Characters And Their Development: From The Writers’ Tool Chest

Characters make the story, even in speculative fiction. For all our intriguing Other Places, readers still read because they care about the characters.
on Jun 10, 2019 · 3 comments
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So often writers of speculative fiction focus on worldbuilding, and rightfully so. When a story takes place in outer space or on a planet far, far away, or in a pretend world, or in our world in a future time, the world the author creates must be realistic, believable, textured. But the truth is, characters still make the story, even in our imagined worlds.

For all our intriguing Other Places, readers still read because they care about the characters. I wrote about this nearly three years ago, particularly addressing the way Christian writers portray non-Christian characters. But in truth we need to deepen our understanding of how to develop all our characters.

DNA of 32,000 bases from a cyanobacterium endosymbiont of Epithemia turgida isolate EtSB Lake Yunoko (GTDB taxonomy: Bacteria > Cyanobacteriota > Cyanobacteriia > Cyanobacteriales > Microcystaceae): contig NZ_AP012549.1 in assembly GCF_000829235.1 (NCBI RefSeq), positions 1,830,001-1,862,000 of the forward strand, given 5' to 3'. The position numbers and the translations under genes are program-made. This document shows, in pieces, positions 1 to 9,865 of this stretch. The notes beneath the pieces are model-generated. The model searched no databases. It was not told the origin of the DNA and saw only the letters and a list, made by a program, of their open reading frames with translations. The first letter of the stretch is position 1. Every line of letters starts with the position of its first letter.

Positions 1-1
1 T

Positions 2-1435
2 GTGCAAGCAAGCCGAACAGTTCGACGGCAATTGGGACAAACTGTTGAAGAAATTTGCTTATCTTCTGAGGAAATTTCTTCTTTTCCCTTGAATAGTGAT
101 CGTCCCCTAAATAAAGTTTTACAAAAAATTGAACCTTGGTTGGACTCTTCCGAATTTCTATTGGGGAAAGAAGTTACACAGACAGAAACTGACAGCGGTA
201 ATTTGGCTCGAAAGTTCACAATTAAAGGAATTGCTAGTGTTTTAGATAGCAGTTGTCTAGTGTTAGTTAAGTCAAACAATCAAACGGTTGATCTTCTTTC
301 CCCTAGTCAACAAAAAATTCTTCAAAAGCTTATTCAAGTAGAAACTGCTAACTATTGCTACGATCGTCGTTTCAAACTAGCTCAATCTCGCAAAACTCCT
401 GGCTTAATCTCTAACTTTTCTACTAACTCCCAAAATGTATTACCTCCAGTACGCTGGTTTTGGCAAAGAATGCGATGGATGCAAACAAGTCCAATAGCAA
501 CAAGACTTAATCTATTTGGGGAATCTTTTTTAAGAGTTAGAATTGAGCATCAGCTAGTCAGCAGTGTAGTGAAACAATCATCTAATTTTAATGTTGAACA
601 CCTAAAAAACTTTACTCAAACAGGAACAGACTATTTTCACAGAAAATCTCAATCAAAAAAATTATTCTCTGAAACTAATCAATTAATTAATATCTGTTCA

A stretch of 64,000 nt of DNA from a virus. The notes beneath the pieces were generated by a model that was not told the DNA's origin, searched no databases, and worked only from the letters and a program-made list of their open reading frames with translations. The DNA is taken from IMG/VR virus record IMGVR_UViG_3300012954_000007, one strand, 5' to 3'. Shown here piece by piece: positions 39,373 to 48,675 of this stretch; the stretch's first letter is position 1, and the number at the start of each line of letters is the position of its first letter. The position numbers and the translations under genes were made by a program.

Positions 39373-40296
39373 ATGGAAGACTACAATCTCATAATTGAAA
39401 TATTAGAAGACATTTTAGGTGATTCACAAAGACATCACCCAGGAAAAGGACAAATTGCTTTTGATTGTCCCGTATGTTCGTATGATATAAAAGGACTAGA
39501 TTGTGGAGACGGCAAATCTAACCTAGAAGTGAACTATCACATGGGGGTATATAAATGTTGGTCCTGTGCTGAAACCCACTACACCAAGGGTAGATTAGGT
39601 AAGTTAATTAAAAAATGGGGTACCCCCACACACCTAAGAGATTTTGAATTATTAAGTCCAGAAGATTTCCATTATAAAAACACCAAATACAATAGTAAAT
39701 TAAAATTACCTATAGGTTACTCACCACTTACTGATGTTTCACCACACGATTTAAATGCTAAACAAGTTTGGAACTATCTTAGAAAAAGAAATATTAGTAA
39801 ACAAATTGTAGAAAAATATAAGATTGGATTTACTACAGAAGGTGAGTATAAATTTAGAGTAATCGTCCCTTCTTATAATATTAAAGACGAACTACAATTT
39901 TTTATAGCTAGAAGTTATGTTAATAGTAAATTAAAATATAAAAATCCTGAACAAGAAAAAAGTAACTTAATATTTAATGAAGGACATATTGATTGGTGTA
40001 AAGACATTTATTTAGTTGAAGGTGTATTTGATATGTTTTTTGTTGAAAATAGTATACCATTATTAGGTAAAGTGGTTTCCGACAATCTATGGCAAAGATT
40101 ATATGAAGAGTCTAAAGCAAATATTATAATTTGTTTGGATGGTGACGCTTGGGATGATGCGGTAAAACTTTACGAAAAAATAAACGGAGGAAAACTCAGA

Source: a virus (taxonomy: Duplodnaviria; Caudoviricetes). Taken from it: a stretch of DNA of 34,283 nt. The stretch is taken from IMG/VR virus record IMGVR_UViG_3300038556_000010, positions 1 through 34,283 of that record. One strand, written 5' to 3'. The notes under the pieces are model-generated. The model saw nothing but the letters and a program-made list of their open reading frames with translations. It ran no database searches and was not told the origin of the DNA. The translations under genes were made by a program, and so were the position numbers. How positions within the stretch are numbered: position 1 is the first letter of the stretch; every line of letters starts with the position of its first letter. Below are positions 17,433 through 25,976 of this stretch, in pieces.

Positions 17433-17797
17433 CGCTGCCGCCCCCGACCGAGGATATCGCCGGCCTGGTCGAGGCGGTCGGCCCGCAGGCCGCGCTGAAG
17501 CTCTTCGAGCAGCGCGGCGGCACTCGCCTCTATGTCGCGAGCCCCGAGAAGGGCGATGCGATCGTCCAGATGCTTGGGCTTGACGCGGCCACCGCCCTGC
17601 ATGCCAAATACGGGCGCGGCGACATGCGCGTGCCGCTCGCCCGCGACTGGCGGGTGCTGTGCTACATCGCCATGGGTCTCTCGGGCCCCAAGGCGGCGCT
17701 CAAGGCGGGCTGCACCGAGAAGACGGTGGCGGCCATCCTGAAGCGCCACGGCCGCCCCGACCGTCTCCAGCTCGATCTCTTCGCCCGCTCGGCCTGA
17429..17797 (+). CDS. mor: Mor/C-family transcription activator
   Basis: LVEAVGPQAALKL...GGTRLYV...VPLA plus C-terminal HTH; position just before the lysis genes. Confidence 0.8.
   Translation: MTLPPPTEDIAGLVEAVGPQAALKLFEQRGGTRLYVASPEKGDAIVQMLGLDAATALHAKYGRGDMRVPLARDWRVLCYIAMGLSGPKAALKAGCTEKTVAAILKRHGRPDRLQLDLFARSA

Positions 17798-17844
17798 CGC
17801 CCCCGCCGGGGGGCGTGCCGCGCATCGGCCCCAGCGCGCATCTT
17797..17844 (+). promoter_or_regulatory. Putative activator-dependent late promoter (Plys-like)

Here is an excerpt from Power Elements Of Character Development which introduces this topic of developing our characters:

Fundamental to any good novel is a good character, but what makes a character “good”?
When I first started writing, I had a story in mind, and my characters were almost incidentals. Since then, I’ve learned how flat such a story is. Characters make readers care about the events that happen, but in turn, the events are the testing grounds which allow characters to grow.

So which comes first? I believe that’s an immaterial question. A good story must have both a good plot and good characters—the non-flat kind.

In developing main characters, a writer needs to give each something he wants and something he needs. The “want” is generally outside him (to destroy the One Ring, to marry Ashley Wilkes, to escape the Safe Lands), and the need is that internal thing that drives him (to find purpose, to do the right thing, to be loved). The internal may not be something the character is aware of consciously. For example, in Jonathan Rogers’s excellent middle grade novel The Charlatan’s Boy, young orphaned Grady doesn’t go around saying, I need to be loved and accepted, but the reader fairly quickly understands this about him.